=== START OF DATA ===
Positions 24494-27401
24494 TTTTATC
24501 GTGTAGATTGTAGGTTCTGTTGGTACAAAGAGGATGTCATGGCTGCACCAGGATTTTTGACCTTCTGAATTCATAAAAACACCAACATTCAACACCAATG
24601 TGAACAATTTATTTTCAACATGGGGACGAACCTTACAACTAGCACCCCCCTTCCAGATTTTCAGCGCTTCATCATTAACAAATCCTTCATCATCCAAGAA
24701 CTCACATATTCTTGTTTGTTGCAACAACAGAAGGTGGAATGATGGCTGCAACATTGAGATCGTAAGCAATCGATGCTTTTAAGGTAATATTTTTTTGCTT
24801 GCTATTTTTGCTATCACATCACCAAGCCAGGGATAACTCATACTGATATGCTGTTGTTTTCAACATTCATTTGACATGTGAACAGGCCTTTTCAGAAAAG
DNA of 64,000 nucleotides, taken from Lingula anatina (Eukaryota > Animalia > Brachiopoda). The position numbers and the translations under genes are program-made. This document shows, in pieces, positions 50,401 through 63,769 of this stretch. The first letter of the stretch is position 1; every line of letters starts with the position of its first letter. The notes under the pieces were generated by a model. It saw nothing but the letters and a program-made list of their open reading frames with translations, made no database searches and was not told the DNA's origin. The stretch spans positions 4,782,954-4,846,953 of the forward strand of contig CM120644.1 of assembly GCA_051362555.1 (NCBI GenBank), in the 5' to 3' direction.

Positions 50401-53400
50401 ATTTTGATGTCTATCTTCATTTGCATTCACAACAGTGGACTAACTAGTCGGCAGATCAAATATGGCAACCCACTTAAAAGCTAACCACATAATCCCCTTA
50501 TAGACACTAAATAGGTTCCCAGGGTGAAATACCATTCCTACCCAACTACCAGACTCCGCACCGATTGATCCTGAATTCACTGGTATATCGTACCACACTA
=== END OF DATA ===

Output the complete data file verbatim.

Positions 24494-27401
24494 TTTTATC
24501 GTGTAGATTGTAGGTTCTGTTGGTACAAAGAGGATGTCATGGCTGCACCAGGATTTTTGACCTTCTGAATTCATAAAAACACCAACATTCAACACCAATG
24601 TGAACAATTTATTTTCAACATGGGGACGAACCTTACAACTAGCACCCCCCTTCCAGATTTTCAGCGCTTCATCATTAACAAATCCTTCATCATCCAAGAA
24701 CTCACATATTCTTGTTTGTTGCAACAACAGAAGGTGGAATGATGGCTGCAACATTGAGATCGTAAGCAATCGATGCTTTTAAGGTAATATTTTTTTGCTT
24801 GCTATTTTTGCTATCACATCACCAAGCCAGGGATAACTCATACTGATATGCTGTTGTTTTCAACATTCATTTGACATGTGAACAGGCCTTTTCAGAAAAG
DNA of 64,000 nucleotides, taken from Lingula anatina (Eukaryota > Animalia > Brachiopoda). The position numbers and the translations under genes are program-made. This document shows, in pieces, positions 50,401 through 63,769 of this stretch. The first letter of the stretch is position 1; every line of letters starts with the position of its first letter. The notes under the pieces were generated by a model. It saw nothing but the letters and a program-made list of their open reading frames with translations, made no database searches and was not told the DNA's origin. The stretch spans positions 4,782,954-4,846,953 of the forward strand of contig CM120644.1 of assembly GCA_051362555.1 (NCBI GenBank), in the 5' to 3' direction.

Positions 50401-53400
50401 ATTTTGATGTCTATCTTCATTTGCATTCACAACAGTGGACTAACTAGTCGGCAGATCAAATATGGCAACCCACTTAAAAGCTAACCACATAATCCCCTTA
50501 TAGACACTAAATAGGTTCCCAGGGTGAAATACCATTCCTACCCAACTACCAGACTCCGCACCGATTGATCCTGAATTCACTGGTATATCGTACCACACTA